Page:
A version of this post first appeared on August 31, 2008.
Eudora Welty’s essay “The Little Store” takes us with her, as a child, to a neighborhood grocery, what we’d call a convenience store today. It’s a story about the lost world of childhood and it captures turn-of-the-century Jackson, Mississippi. All she conveys is suffused with meaning for her, but Welty avoids sentimentality by showing instead of telling readers what to feel. The store’s realm is one of children on errands and of a kindly grocer who waits for them to “make up their minds.” But Welty steadily pours vinegar into the essay’s nostalgic soup until, by the end, we’re horrified with her by the violent, mysterious fate of the shopkeepers.
I like to assign this essay to students every year or two, so I can reread it, one of America’s greatest essays—or at least one of my favorites. Early on are a series of remarkable paragraphs full of tactile and sensory detail that bring to life the store, the children, and the grocer. Here’s the first:
Running in out of the sun, you met what seemed total obscurity inside. There were almost tangible smells—licorice recently sucked in a child’s cheek, dill-pickle brine that had leaked through a paper sack in a fresh trail across the wooden floor, ammonia-loaded ice that had been hoisted from wet croker sacks and slammed into the icebox with its sweet butter at the door, and perhaps the smell of still-untrapped mice.
Early on, too—just before the essay’s only emphasizing line break—are these foreshadowing lines:
Setting out in this world, the child feels so indelible. He only comes to find out later that it’s all the others along his way who are making themselves indelible to him.
One day on the store’s stoop little Eudora encounters an organ grinder and his monkey, exotic and jarring presences. Here, in the essay’s only true scene—the rest is artful, visual summary—they break the illusion of normalcy. But they’re quickly fused in her mind with the benign store—as are all the objects and people and activities on her store trips connected—and with the adventure of going there.
Except she didn’t think the store had a life of its own. And she never wondered about those who owned the store and lived above it, though she was steeped in the changing stories of everyone else in her neighborhood.
People changed through the arithmetic of birth, marriage and death, but not by going away. So families accrued stories, which through the fullness of time, in those times, their own lives made. And I grew up in those.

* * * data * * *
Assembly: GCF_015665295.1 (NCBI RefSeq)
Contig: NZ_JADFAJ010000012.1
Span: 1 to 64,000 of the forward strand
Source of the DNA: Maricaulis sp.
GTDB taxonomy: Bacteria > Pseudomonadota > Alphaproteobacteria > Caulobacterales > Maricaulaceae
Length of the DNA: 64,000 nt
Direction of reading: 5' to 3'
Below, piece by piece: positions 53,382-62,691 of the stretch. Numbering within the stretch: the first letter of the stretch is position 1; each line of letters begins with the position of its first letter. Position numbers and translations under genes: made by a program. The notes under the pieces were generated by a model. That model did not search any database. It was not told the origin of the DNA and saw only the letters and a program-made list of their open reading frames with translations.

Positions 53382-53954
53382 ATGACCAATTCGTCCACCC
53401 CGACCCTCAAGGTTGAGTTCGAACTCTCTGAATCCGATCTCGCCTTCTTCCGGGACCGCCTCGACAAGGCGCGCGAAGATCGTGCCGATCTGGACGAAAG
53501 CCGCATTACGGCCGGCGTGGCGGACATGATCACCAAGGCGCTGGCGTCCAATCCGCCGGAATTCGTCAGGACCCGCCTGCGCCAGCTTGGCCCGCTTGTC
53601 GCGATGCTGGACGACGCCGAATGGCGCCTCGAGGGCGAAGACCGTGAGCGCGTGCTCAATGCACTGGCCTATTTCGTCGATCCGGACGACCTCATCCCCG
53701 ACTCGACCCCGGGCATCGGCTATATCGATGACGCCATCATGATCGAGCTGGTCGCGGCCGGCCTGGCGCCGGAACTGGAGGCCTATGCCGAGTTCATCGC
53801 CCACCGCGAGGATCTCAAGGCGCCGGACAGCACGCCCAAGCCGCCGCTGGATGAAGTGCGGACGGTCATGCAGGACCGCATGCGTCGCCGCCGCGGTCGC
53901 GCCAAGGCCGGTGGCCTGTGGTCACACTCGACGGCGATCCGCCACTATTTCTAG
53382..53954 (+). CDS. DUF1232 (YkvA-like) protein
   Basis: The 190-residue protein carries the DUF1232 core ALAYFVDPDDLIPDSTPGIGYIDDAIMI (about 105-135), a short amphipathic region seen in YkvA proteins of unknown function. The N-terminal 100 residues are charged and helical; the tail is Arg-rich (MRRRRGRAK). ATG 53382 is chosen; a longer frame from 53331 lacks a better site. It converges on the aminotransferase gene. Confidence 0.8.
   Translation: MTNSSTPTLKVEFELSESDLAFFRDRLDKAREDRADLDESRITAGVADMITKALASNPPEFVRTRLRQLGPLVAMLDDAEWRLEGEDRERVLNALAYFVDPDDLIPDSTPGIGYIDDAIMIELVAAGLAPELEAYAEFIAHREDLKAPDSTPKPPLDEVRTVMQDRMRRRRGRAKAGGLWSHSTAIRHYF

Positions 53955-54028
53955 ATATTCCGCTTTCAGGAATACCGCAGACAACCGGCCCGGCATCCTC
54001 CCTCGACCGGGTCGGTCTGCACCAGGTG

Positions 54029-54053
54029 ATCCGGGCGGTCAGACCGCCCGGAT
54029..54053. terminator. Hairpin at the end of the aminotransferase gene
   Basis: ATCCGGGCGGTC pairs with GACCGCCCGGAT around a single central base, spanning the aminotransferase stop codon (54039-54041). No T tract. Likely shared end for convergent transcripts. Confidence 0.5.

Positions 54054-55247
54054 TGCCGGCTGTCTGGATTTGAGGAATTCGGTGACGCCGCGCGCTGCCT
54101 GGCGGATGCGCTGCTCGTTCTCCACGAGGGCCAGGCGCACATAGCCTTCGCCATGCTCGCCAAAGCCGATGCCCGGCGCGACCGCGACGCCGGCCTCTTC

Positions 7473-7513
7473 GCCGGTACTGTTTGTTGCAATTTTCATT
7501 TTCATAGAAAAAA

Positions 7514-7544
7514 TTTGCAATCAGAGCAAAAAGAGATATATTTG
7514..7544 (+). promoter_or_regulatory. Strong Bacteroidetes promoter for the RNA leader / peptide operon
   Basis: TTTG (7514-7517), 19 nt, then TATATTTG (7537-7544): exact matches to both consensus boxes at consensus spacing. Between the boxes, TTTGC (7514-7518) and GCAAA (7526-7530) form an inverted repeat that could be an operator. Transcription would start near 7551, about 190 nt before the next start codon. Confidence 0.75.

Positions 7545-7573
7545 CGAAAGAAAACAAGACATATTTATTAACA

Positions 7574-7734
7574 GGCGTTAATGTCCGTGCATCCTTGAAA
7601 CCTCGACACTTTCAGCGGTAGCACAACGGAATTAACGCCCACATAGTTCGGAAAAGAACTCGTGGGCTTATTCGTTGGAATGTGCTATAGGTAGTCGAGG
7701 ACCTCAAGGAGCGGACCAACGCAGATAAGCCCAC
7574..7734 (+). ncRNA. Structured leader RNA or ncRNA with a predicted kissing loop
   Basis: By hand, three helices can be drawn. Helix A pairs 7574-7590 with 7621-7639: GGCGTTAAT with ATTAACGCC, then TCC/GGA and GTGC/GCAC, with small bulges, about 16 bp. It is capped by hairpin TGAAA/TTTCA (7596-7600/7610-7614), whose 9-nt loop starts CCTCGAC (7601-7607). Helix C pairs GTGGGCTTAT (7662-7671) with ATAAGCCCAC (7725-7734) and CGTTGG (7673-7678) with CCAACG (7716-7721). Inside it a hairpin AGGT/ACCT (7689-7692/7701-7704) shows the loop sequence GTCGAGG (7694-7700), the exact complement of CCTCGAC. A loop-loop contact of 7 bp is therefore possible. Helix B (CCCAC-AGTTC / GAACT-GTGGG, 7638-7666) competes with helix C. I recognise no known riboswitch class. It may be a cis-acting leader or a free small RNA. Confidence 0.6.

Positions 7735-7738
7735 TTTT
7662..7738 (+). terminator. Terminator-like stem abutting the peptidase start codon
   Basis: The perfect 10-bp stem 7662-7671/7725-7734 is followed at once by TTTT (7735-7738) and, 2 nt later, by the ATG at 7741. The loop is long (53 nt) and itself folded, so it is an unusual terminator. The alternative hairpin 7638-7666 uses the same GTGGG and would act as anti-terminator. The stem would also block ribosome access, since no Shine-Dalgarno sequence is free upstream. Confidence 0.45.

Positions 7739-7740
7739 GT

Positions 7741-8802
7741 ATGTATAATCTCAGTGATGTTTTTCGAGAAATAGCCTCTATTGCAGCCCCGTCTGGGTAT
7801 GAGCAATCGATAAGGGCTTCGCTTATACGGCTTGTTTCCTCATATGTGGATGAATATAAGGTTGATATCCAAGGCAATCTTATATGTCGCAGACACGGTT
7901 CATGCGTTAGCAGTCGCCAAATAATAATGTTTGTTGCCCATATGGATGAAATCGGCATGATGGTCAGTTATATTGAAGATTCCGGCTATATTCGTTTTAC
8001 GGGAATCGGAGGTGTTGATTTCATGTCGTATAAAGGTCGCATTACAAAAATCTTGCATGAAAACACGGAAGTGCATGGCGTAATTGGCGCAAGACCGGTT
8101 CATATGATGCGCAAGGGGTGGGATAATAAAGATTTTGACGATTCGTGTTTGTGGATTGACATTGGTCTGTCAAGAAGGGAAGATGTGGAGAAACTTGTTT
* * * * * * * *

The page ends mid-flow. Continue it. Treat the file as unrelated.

But I didn’t know there’d ever been a story at the Little Store, one that was going on while I was there.
The patient storekeeper and his shadowy helper (his wife, his sister, his mother?) wore black eyeshades, Welty realizes in hindsight: “It may be harder to recognize kindness—or unkindness, either—in a face whose eyes are in shadow.” The wallop soon comes as the essay, her innocent girlhood, and the store end together in terror and mystery and violence and people “who simply vanished.”
We weren’t being sent to the neighborhood grocery for facts of life, or death. But of course those are what we were on the track of, anyway. With the loaf of bread and the Cracker Jack prize, I was bringing home the intimations of pride and disgrace, and rumors and early news of people coming to hurt one another, while others practiced for joy—storing up a portion for myself of the human mystery.
The climax’s impact is felt and lingers because the preceding narrative has prepared us to comprehend the enormity of the loss.
Welty (1909–2001) sent me with this haunting little essay to One Writer’s Beginnings, a memoir of her sensibility growing within the gift of her stable, happy family. She makes clear that what impelled her work was the love inculcated there. Not that her future spared her, as artist or woman, her allotment of human pain.
Discussing one of her short stories, about a girl who learns in painting to frame scenes with her hands, only to see unwelcome reality thereby intrude upon her inner dream of love, Welty writes, affirming the mystery that seems her work’s motif:
The frame through which I viewed the world changed too, with time. Greater than scene, I came to see, is situation. Greater than situation is implication. Greater than all of these is a single, entire human being, who will never be confined in any frame.
(“The Little Store” is available in a paperback collection, The Eye of the Story: Selected Essays and Reviews, and is included in the Library of America’s Eudora Welty: Stories, Essays & Memoir.)